With the iPhone 5s, users should be getting a significantly upgraded camera despite that both iPhone models sport the same 8-megapixel camera. a larger sensor, wider aperture, dual TrueTone LED flash, and digital image stabilization. This means photos in low light conditions will be better, the flash will give you more natural skin tones when taking pictures of friends in a dark restaurant or environment with the flash on, and you can now be running and chasing after your kids and have blur-free images.
Apple’s iPhone models do not lead the camera pack when it comes to specs, but given Apple’s history for making intelligent software that works well with the hardware, we have no doubt that the small improvements made to the camera on the iPhone 5s will result in a significantly better picture-taking experience when mobile.
READ: iPhone 5s v iPhone 5
And given that most users now no longer own or carry a camera with them, the best camera is their smartphone. For many, that smartphone is the iPhone. If you’re the historian in your group of friends or family, then you may want to consider the better camera on the iPhone 5s. If you see yourself taking 90 percent of your photos in bright sunlight or outdoors, then the camera on the iPhone 5c may suffice as it should be very similar in performance to the camera on the iPhone 5, which was excellent to begin with given its specs. However, given this will likely be your camera investment for the next two years, or the length of your contract, having the best camera today may be worth it. After all, it’s a “Kodak” moment, and that in itself is priceless.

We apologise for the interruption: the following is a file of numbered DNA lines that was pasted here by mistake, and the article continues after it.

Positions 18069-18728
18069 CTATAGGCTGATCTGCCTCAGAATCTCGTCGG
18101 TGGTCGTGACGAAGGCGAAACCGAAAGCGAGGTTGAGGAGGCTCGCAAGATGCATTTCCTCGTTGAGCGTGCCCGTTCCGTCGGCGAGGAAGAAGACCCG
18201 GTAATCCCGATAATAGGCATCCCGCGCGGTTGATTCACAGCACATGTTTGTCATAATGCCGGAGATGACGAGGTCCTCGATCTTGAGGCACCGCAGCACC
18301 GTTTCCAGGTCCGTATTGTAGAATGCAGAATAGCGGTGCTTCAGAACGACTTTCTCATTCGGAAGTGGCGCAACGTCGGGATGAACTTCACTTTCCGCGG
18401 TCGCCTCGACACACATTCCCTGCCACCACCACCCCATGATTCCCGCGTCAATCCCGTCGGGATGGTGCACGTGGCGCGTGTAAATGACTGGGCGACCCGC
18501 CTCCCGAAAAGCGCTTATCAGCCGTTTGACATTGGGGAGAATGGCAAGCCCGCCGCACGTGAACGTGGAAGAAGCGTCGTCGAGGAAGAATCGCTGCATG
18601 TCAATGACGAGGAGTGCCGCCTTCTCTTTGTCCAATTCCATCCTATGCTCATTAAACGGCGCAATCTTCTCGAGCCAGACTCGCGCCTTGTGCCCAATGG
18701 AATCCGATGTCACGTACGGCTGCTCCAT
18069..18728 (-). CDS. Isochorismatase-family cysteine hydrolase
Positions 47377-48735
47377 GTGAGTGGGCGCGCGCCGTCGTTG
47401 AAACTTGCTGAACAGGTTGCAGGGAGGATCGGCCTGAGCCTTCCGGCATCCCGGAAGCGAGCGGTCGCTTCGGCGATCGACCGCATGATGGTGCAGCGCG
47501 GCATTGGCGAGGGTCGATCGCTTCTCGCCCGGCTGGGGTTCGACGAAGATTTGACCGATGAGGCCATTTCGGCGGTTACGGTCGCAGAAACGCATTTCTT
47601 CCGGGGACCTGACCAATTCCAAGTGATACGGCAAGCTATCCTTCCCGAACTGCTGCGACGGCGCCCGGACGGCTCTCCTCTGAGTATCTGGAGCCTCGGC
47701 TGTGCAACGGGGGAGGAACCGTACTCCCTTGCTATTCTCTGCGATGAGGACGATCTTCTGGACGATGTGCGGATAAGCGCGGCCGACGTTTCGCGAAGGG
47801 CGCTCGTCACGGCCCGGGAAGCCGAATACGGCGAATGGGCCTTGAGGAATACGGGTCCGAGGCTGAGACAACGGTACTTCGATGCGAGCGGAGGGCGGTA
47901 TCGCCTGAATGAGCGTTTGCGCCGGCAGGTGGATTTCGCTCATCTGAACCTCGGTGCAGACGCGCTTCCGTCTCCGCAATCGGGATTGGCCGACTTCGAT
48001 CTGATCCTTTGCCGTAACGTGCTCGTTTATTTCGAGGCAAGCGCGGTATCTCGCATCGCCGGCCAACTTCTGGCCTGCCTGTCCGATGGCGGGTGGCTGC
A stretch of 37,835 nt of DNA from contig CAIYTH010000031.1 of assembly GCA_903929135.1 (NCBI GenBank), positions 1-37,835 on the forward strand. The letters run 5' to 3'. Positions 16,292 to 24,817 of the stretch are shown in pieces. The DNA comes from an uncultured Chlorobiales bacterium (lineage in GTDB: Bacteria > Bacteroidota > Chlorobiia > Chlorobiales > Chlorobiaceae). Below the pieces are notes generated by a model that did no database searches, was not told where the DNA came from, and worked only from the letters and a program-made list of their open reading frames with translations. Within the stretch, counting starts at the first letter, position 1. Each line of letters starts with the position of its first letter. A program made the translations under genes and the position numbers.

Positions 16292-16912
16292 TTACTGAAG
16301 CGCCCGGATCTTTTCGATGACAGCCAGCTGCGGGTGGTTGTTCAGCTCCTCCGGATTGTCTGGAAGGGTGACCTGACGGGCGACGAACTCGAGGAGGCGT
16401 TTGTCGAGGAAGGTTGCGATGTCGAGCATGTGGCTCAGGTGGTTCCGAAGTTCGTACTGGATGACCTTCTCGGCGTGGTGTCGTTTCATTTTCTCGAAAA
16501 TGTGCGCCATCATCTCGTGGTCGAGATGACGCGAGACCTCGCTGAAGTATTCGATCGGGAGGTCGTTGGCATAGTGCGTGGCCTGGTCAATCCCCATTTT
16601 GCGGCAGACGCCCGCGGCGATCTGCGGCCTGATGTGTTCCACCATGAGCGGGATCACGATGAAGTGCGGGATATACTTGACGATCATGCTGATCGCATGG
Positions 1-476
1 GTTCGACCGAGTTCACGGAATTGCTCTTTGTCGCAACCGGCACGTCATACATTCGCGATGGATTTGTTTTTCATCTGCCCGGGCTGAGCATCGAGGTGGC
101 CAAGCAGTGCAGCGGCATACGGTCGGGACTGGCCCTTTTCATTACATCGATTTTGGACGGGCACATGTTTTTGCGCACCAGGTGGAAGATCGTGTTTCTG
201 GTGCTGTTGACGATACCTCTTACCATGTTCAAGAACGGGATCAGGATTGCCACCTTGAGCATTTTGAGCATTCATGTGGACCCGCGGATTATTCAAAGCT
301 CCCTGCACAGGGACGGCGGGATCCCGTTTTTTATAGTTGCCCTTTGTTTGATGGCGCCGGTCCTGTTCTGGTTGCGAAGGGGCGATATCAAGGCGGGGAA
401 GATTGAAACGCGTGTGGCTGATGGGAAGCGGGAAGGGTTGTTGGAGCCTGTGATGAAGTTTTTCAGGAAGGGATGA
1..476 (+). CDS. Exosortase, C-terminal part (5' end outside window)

The highlight of this year’s flagship iPhone 5s is the biometric fingerprint sensor. Apple has done some work in retooling the sensor so you can press your finger into the home button, rather than requiring a swipe of the finger like clunkier readers of yore. Initially, the Touch ID fingerprint mechanism is extremely limited–you can unlock your phone and you can authorize iTunes purchases–but we expect Touch ID support to grow in the future. Potentially, Apple could allow third-party developers in at a future date to allow you to authenticate yourself on other apps. Imagine opening up mobile Safari and going to the Gmail webpage and then swiping your finger to log-in to your Google account. Or how about swiping your finger to open up your Dropbox app.
And given how connectivity is becoming increasingly important with the “Internet of Things,” security will be be increasingly relevant. Your iPhone could potentially serve as your home’s door keys, the keys to start your car, your means to authenticate your identity online, and more. This is the beginning, and if you’re a user who values convenience and security and see yourself hanging onto this upcoming iPhone purchase for some time, the iPhone 5s may future-proof you for the next two years.
On the other hand, the limited ability of Touch ID right now means that unless you’re a corporate worker or one who resides in environments of high security–medical, insurance, and financial industries, for example–then the iPhone 5c may be the cheaper, more practical option right now. Apple still needs time to figure out how to secure the Internet and it will take some time for Touch ID to be meaningful beyond iTunes purchases and merely unlocking your iPhone 5s.